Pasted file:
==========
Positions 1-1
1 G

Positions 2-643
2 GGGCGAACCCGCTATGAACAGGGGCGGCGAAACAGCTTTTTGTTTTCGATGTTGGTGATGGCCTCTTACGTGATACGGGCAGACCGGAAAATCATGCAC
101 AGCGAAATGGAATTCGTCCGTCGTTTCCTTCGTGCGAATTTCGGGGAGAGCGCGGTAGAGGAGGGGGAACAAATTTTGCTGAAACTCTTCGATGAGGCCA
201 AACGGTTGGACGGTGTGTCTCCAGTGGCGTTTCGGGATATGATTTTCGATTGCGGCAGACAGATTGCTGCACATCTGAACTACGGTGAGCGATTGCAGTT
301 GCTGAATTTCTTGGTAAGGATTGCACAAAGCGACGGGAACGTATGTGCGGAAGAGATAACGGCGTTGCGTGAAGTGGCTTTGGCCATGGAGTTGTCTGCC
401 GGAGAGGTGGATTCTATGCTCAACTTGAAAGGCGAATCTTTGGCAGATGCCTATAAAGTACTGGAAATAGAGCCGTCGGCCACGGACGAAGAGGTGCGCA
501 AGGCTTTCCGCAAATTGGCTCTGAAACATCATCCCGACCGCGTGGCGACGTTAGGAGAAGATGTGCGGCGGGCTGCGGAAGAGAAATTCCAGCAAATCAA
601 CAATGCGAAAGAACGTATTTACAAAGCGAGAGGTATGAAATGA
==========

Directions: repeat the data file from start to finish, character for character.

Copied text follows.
Positions 1-1
1 G

Positions 2-643
2 GGGCGAACCCGCTATGAACAGGGGCGGCGAAACAGCTTTTTGTTTTCGATGTTGGTGATGGCCTCTTACGTGATACGGGCAGACCGGAAAATCATGCAC
101 AGCGAAATGGAATTCGTCCGTCGTTTCCTTCGTGCGAATTTCGGGGAGAGCGCGGTAGAGGAGGGGGAACAAATTTTGCTGAAACTCTTCGATGAGGCCA
201 AACGGTTGGACGGTGTGTCTCCAGTGGCGTTTCGGGATATGATTTTCGATTGCGGCAGACAGATTGCTGCACATCTGAACTACGGTGAGCGATTGCAGTT
301 GCTGAATTTCTTGGTAAGGATTGCACAAAGCGACGGGAACGTATGTGCGGAAGAGATAACGGCGTTGCGTGAAGTGGCTTTGGCCATGGAGTTGTCTGCC
401 GGAGAGGTGGATTCTATGCTCAACTTGAAAGGCGAATCTTTGGCAGATGCCTATAAAGTACTGGAAATAGAGCCGTCGGCCACGGACGAAGAGGTGCGCA
501 AGGCTTTCCGCAAATTGGCTCTGAAACATCATCCCGACCGCGTGGCGACGTTAGGAGAAGATGTGCGGCGGGCTGCGGAAGAGAAATTCCAGCAAATCAA
601 CAATGCGAAAGAACGTATTTACAAAGCGAGAGGTATGAAATGA